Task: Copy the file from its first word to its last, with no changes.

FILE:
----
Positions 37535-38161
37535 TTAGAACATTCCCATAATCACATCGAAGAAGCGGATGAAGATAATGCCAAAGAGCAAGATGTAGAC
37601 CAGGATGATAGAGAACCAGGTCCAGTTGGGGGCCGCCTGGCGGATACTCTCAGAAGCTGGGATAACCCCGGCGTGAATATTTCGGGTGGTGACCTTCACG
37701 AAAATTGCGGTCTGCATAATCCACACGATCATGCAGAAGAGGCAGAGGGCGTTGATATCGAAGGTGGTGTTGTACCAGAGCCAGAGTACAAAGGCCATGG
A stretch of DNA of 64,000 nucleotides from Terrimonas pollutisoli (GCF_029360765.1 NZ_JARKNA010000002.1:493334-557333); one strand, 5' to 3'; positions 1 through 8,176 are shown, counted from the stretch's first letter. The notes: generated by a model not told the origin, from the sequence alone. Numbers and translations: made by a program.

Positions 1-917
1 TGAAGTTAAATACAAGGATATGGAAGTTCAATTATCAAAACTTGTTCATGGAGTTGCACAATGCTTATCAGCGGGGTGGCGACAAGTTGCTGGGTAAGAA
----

Positions 37535-38161
37535 TTAGAACATTCCCATAATCACATCGAAGAAGCGGATGAAGATAATGCCAAAGAGCAAGATGTAGAC
37601 CAGGATGATAGAGAACCAGGTCCAGTTGGGGGCCGCCTGGCGGATACTCTCAGAAGCTGGGATAACCCCGGCGTGAATATTTCGGGTGGTGACCTTCACG
37701 AAAATTGCGGTCTGCATAATCCACACGATCATGCAGAAGAGGCAGAGGGCGTTGATATCGAAGGTGGTGTTGTACCAGAGCCAGAGTACAAAGGCCATGG
A stretch of DNA of 64,000 nucleotides from Terrimonas pollutisoli (GCF_029360765.1 NZ_JARKNA010000002.1:493334-557333); one strand, 5' to 3'; positions 1 through 8,176 are shown, counted from the stretch's first letter. The notes: generated by a model not told the origin, from the sequence alone. Numbers and translations: made by a program.

Positions 1-917
1 TGAAGTTAAATACAAGGATATGGAAGTTCAATTATCAAAACTTGTTCATGGAGTTGCACAATGCTTATCAGCGGGGTGGCGACAAGTTGCTGGGTAAGAA